Salomon Wings Flyte 2
Salomon Wings Flyte 2 Review Facts
Anyone who lives in a hilly area likely knows that awkward feeling of running downhill on a trail during a run, but they do not want to sacrifice their time goals to slow down for safety. The Salomon Wings Flyte 2 running shoes are a high-drop shoe engineered to safely take you downhill without sacrificing your speed. Likewise, these shoes have plenty of cushioning for your feet, protection for your toes, and quick and easy drawstring style laces to get you ready and out the door quickly as you make your way.
Editor's Pros & Cons
- Downhill stability
- Breathable mesh uppers
- Cord laces for efficiency
- Heel-strike fit
- Not moisture-wick
- Not water-resistant
The typically brightly colored outsole of these shoes is made of a combination of two different kinds of contagrip compounds that are molded into an almost cleat-like sort of serrated design in order to keep your traction under control. The compounds are designed for dry and wet weather, called ‘high abrasion’ and ‘wet traction’ contagrip, respectively, and at their core they are rubber in nature. Sure-footedness is a given no matter where you take them, no matter what time of year. These shoes are designed with a heel strike biomechanical fit in mind, so heel strikers may rejoice in the comfort of a shoe designed for their gait and stride style.
Similar to the midsoles of most running shoes, the midsoles of the Wings Flyte 2 are injected with EVA foam to offer incredible cushioning and effective rebound as you run. They have an 18mm toe height and like the rest of the shoe’s construction, they are designed to dry quickly once made wet by the terrain or weather of your run.
The uppers of this particular shoe are mesh and synthetic combination of overlays that may or may not be waterproof, depending on what you seek and how hard you shop for it. It was mentioned in certain reviews that the non-water-resistant versions of the shoe actually dried faster after getting wet, but the insole needed to be removed during this drying process for fear that it would bond to the interior of the shoe and rip if attempted to be removed afterward. Take care with your cleaning instructions and abide by them to ensure you get the most out of your shoes. The cable (or “cord” to some) style lacing system is made for simplicity: slip your foot into the shoe, pull the cord tight, and lock the toggle in place like any adjustable drawstring. Those who may not have the nimblest of fingers may prefer to swap these out for regular laces, but others may consider that, if wet, this cord is less likely to shift either looser or tighter once saturated with water and will not potentially drag through the mud the same way as longer standard laces. This is solely an aesthetic choice but be aware that changing out of the cable style may require cutting them, rendering them useless if you change your mind.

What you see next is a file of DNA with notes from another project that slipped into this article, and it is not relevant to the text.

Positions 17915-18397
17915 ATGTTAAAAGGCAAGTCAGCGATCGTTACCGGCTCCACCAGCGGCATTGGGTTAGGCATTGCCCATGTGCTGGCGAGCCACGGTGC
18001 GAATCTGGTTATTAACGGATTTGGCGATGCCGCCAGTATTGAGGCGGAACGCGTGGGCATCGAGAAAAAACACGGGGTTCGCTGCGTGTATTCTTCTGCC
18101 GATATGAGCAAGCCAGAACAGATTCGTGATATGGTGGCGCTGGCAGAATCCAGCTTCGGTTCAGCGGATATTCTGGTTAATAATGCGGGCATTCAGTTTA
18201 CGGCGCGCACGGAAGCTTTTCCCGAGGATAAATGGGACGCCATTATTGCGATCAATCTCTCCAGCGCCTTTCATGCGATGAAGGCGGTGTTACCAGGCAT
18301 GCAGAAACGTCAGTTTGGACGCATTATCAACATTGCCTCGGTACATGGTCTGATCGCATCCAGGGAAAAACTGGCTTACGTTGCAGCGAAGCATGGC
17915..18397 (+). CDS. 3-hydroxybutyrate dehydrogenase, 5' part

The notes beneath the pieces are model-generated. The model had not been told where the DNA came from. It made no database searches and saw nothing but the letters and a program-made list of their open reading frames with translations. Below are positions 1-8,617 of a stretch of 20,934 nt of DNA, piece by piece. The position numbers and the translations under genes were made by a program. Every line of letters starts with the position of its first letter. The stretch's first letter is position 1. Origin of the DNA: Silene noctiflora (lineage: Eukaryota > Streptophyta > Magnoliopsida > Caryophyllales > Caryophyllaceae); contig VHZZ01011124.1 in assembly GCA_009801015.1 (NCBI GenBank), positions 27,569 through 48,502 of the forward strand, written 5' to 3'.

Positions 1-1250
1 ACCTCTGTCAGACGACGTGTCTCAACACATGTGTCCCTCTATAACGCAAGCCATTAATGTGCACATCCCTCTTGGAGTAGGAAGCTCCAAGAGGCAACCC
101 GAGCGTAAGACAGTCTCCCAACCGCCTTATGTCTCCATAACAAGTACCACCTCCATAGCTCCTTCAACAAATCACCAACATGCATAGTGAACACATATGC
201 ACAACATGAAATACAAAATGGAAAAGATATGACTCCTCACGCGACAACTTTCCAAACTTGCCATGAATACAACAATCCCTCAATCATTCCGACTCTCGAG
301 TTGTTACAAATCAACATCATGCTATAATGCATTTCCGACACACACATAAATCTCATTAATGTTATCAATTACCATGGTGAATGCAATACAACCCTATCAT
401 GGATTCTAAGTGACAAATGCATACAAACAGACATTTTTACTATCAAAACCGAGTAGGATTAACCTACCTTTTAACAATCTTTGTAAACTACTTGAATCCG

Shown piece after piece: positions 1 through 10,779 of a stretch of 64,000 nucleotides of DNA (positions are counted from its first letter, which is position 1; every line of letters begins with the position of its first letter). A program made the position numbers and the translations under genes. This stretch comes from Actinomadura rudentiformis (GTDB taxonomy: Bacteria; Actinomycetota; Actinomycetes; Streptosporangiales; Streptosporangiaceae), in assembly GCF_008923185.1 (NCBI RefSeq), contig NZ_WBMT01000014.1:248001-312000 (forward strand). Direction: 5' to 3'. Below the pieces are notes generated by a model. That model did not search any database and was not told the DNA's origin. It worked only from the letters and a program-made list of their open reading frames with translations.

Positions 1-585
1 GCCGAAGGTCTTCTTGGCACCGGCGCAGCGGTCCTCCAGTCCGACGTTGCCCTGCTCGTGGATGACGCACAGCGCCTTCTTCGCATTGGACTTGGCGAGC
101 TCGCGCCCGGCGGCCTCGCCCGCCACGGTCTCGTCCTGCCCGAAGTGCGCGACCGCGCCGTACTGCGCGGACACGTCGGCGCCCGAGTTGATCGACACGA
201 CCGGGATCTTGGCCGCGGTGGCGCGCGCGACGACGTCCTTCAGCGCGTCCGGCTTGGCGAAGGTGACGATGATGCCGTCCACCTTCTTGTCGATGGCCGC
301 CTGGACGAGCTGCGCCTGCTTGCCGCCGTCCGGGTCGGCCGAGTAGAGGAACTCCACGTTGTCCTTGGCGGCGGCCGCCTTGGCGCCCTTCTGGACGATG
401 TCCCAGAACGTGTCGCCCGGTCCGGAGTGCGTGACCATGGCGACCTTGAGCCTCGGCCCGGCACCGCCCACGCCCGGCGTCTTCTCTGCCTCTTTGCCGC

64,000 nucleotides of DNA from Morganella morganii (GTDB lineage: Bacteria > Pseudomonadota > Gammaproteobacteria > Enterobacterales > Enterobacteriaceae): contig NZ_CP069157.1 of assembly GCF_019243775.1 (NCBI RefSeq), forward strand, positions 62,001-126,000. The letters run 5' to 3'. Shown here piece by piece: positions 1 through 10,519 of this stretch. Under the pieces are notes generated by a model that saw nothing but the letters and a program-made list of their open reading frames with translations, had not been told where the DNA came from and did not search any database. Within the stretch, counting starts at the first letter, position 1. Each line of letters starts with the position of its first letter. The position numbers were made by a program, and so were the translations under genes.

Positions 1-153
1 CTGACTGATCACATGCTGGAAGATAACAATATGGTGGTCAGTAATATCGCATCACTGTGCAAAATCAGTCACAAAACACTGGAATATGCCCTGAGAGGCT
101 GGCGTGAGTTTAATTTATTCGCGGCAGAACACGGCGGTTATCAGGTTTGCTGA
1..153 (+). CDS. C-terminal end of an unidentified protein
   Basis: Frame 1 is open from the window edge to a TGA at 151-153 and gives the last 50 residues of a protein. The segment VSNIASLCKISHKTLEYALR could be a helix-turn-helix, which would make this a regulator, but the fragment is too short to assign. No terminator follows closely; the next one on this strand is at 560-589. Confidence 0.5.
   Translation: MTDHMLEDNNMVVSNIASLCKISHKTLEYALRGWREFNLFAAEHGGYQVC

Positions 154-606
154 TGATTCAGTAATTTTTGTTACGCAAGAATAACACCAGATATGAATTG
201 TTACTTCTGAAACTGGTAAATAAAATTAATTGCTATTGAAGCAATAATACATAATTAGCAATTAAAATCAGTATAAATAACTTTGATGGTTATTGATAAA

Most runners want their shoes to be lightweight because after a few miles that shoe is going to feel as though it was cast from concrete if it is heavy in design. The Wings Flyte 2 is designed to only weigh a few pounds – the women style can weigh as little as under one and a half pounds, but this may vary slightly from size to size, and the men equivalent might be slightly more. If you plan to have about two pounds on your feet, you will be slightly overestimating them – that might not hurt, since you will be mentally preparing for more and might find yourself delighted by how much lighter they are than expected.
With partially mesh uppers, it is no wonder that the Wings Flyte 2 running shoe is reportedly so breathable that your feet can feel the breeze as you run. This was not the report of every user, but it certainly adds a lot of weight to the idea. The one thing to consider is that none of this Salomon’s shoe materials are mentioned to be moisture-wicking or specifically water resistant, so that breathability is something of a double-edged sword. They are not boasting an ability to keep your feet dry through muck, wet terrain, or wet weather from above. While it is not always the case with every running shoe, in this instance “breathability” will need to be considered as going hand in hand with “easily wet socks”. Of course, as was mentioned briefly, they also reportedly dry very quickly afterwards, so as long as you let them dry completely there is no mentioned backlash. They even have an antimicrobial treatment to keep odors at bay, so you can hopefully completely avoid that previously-wet mildew smell that can sometimes happen to running shoes.